Wednesday, August 29, 2007

The Supercharged Stock Market: An Object Lesson in the Perils of Coercion

A central reason for the instability of the stock market is the hundreds of billions of dollars being forced into it by endless government programs.

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3 comments:

Joe said...

You write that "we end up being forced to speculate" and that the financial services industry "depends on this violence". I'm afraid you're interpreting force, coercion and violence, way too broadly. Last time I checked, I was able to invest/speculate in a 401K strictly as a matter of personal choice, i.e., no one was holding a gun to my head, not even figuratively. Furthermore, it's up to each individual to decide how much of their compensation to defer and how to allocate their funds among investment alternatives. In all four cases that I'm personally familiar with, the employer companies offered not only U.S. stock market funds, but also international stock funds, bond funds and plain money market (simple interest bearing) funds.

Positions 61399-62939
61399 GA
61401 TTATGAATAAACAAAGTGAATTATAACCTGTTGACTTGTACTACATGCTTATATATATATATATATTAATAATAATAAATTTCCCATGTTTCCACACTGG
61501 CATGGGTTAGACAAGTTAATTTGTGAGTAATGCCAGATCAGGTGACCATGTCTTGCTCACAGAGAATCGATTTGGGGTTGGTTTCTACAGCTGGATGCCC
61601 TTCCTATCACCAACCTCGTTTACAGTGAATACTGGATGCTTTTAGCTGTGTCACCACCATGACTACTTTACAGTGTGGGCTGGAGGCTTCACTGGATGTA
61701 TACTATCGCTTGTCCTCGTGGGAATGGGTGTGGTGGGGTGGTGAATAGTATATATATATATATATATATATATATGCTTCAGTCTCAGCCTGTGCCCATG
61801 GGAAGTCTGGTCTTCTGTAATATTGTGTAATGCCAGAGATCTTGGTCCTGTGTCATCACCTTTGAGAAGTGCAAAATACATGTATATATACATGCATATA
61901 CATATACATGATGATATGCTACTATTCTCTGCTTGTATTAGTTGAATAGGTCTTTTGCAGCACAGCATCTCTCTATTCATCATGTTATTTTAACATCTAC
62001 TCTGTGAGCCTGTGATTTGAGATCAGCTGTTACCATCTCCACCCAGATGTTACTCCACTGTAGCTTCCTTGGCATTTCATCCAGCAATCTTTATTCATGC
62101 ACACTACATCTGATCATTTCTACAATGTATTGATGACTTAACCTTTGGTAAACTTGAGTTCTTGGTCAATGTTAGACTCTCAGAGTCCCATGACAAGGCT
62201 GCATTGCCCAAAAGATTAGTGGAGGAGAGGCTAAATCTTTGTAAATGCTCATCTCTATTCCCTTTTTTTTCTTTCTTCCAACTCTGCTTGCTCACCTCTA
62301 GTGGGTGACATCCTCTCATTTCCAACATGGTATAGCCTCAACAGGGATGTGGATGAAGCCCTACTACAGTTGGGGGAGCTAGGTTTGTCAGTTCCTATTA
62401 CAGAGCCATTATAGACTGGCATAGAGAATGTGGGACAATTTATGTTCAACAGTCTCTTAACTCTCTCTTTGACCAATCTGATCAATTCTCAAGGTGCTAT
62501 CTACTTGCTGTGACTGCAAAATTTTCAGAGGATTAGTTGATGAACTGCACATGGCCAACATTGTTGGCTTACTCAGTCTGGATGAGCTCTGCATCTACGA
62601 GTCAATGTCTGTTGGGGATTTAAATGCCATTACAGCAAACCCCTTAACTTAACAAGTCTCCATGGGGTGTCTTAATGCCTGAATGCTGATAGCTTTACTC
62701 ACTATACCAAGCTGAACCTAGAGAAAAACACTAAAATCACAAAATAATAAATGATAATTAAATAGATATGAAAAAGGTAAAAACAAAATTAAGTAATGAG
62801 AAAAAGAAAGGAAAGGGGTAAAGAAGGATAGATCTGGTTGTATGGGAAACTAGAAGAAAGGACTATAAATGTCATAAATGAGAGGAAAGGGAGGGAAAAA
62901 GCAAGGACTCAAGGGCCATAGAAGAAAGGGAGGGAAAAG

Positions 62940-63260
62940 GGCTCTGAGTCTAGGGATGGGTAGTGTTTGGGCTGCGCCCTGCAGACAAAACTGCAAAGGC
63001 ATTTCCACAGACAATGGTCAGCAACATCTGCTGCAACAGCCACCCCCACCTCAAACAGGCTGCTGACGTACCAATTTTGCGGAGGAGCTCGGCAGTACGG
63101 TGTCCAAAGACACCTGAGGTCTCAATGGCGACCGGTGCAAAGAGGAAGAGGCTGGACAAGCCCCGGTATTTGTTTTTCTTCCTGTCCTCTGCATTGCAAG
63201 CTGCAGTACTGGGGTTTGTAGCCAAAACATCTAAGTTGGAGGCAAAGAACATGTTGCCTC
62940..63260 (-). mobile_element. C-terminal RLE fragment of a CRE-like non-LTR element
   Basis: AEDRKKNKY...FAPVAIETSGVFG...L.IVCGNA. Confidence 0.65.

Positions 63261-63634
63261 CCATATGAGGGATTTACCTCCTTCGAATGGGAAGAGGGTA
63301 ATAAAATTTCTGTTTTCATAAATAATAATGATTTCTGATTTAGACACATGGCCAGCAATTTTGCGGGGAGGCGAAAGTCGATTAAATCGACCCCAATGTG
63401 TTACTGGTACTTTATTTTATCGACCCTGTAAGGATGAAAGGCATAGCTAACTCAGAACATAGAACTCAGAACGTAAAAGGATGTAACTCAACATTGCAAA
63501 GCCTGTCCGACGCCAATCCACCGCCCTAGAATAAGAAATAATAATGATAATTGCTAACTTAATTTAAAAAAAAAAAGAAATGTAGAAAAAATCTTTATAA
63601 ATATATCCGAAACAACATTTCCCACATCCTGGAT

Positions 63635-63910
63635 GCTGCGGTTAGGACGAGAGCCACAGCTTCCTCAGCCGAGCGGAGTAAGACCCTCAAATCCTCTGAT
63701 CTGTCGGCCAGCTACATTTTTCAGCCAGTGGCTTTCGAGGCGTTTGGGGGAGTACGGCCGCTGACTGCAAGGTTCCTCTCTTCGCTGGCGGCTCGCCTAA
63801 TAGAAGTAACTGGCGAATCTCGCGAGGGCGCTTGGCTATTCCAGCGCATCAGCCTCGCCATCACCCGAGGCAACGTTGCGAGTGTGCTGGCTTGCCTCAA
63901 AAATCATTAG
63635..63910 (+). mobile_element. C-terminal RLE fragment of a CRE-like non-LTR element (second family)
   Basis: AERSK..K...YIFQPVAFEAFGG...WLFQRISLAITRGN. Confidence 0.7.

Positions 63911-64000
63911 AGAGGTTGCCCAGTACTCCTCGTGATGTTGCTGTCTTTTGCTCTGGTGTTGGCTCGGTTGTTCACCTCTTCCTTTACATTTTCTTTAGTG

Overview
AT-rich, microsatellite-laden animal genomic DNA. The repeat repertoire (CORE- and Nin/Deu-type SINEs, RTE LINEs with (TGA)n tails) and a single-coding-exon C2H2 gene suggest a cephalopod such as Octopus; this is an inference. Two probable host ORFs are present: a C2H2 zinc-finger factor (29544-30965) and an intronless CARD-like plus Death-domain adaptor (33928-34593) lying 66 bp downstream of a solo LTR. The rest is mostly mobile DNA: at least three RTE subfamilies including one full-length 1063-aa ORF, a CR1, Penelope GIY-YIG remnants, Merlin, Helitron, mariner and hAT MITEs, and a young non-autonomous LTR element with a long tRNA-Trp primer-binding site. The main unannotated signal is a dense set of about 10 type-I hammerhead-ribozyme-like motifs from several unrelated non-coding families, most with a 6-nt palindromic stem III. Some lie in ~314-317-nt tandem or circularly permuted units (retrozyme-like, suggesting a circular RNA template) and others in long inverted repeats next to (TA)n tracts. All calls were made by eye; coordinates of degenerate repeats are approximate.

FSK said...

The primary reason for volatility in the stock market and other assets is volatility in the value of the dollar itself.

You are "forced to speculate". If you hold Federal Reserve Points, inflation steals your savings at a rate of 10%/year or more. Gold and silver are the best inflation hedge. The price of gold and silver, denominated in Federal Reserve Points, has volatility because the value of the dollar itself has volatility. However, taxes on gold and silver are a strong disincentive towards using gold and silver as money.

model said...

I think that the main reason why people start to speculate is inflation. If prices go up 10% a year as the printing presses run wildly and your bank gives you an interest rate of 4% (as they get plenty of printing press money anyway), you have no other choice than to speculate. The rest is mainly a consequence. Also without union/401k compulsion people plunge their money in the stock market if prices go up wildly. Prices only go up wildly if their is a lot of money around to bid them up.